Sixty-seven species of Birds have been obtained in these islands, but only 18 are land-birds; and even of these 7 are birds of prey, leaving only 11 Passeres. The former are all common South American forms, but one species, Milvago australis, seems peculiar. The 11 Passeres belong to 9 genera, all found on the adjacent mainland. Three, or perhaps four, of the species are however peculiar. These are Phrygilus melanoderus, P. santhogrammus, Cinclodes antarcticus, and Muscisaxicola macloriana. . The wading and swimming birds are of little interest, except the penguins, which are greatly developed; no less than eight species being found, five as residents and three as accidental visitors.

No reptiles are known to inhabit these islands.

Juan Fernandez.—This island is situated in the Pacific Ocean, about 400 miles west of Valparaiso in Chili. It is only a few miles in extent, yet it possesses four land-birds, excluding the powerful Accipitres. These are Turdus falklandicus; Anæretes

E.

fernandensis, one of the Tyrannidæ ; and two humming-birds, Eustephanus fernandensis and E. galeritus. The first is a widespread South Temperate species, the two next are peculiar to the island, while the last is a Chilian species which ranges south to Tierra del Fuego. But ninety miles beyond this island lies another, called “Mas-a-fuero," very much smaller ; yet this, too, contains four species of similar birds; one, Oxyurus mas-a-fuera, allied to the wide-spread South Temperate 0. spinicauda, and Cinclodes fusus, a South Temperate species both Dendrocolaptidæ ; with a humming-bird, Eustephanus leyboldi, allied to the species in the larger island. The preceding facts are taken from papers by Mr. Sclater in the Ibis for 1871, and a later one in the same journal by Mr. Salvin (1875). The former author has some interesting remarks on the three species of humming-birds of the genus Eustephanus, above referred to. The Chilian species, E. galeritus, is green in both sexes. fernandensis has the male of a fine red colour and the female green, though differently marked from the female of E. galeritus. E. leyboldi (of Mas-a-fuera) has the male also red and the female green, but the female is more like that of E. galeritus, than it is like the female of its nearer ally in Juan Fernandez. Mr. Sclater supposes, that the ancient parent form of these three birds had the sexes alike, as in the present Chilian bird ; that a pair (or a female having fertilised ova) reached Juan Fernandez and colonised it. Under the action of sexual selection (unchecked by some conditions which had impaired its efficacy on the continent) the male gradually assumed a brilliant plumage, and the female also slightly changed its markings. Before this change was completed the bird had established an isolated colony on Mas-a-fuera ; and here the process of change was continued in the male, but from some unknown cause checked in the female, which thus remains nearer the parent form. Lastly the slightly modified Chilian bird again reached Juan Fernandez and exists there side by side with its strangely altered cousin.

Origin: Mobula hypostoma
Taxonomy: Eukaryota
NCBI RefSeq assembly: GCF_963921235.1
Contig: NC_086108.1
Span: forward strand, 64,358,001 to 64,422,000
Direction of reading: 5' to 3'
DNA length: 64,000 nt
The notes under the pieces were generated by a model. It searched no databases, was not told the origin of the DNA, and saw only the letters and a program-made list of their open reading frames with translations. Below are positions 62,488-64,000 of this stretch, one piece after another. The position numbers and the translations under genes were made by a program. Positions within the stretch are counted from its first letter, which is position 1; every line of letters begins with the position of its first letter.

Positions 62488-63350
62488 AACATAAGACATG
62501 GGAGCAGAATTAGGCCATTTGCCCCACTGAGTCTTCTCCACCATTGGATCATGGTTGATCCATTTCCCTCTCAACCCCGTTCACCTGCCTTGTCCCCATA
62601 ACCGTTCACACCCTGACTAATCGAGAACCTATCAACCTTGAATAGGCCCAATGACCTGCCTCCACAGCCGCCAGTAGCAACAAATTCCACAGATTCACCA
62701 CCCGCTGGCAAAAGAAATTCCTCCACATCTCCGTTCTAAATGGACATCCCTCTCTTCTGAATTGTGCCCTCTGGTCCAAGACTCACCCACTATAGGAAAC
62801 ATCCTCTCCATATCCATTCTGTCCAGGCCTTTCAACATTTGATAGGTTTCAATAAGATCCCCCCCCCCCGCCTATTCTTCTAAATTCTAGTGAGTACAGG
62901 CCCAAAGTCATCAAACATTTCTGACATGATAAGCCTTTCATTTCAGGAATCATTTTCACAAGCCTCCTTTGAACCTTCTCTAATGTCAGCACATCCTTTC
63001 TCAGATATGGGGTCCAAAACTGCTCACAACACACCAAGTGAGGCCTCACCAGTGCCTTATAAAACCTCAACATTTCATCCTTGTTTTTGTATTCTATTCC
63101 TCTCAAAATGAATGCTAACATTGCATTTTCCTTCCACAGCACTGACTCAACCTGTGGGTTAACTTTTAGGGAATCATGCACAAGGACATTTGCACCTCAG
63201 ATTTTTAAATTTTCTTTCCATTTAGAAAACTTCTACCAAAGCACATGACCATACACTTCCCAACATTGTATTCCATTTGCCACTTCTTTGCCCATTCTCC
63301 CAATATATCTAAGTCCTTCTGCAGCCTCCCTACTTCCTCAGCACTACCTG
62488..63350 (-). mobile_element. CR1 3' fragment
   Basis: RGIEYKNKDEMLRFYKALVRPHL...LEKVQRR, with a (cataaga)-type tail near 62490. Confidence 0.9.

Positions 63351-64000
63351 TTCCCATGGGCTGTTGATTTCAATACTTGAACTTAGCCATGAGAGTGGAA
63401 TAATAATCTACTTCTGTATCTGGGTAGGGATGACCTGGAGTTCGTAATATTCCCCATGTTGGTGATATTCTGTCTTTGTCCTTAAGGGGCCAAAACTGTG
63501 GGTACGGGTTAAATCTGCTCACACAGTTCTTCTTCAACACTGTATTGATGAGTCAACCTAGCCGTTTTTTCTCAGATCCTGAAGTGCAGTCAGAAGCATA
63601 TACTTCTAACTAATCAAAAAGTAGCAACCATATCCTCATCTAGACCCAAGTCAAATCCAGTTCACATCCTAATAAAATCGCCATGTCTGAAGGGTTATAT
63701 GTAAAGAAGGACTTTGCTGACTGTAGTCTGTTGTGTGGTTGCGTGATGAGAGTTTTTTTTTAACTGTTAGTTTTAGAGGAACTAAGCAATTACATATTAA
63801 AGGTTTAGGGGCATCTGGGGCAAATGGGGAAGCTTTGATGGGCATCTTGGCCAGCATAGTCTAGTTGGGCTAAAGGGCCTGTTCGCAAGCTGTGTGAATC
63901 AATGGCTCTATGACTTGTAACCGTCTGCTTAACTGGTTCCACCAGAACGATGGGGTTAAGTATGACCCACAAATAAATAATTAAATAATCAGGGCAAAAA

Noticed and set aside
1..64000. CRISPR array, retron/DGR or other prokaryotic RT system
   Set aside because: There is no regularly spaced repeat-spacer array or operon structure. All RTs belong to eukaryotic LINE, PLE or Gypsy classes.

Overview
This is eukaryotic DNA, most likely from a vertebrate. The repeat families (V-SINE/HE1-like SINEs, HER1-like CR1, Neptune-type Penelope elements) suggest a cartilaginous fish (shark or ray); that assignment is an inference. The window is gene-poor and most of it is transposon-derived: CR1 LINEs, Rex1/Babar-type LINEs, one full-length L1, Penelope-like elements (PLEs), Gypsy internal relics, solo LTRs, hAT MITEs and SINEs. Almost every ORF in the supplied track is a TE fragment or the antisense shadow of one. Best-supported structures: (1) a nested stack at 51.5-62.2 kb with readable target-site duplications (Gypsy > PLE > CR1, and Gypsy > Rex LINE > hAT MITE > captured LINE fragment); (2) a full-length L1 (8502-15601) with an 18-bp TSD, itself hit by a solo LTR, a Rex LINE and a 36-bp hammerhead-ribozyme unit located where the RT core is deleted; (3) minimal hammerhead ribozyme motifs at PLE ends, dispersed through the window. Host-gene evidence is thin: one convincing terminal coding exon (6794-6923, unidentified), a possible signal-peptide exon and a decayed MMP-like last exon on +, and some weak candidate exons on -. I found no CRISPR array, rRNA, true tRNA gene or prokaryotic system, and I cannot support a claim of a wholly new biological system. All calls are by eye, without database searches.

All the phenomena can thus be accounted for by known laws, on the theory of very rare accidental immigrations from the

mainland. The species are here so very few, that the greatest advocate for continental extensions would hardly call such vast causes into action, to account for the presence of these three birds on so small and so remote an island, especially as the union must have continued down to the time of existing species. But if accidental immigration has sufficed here, it will also assuredly have sufficed where the islands are larger, and the chances of reaching them proportionately greater'; and it is because an important principle is here illustrated on so small a scale, and in so simple a manner as to be almost undeniable, that we have devoted a paragraph to its elucidation.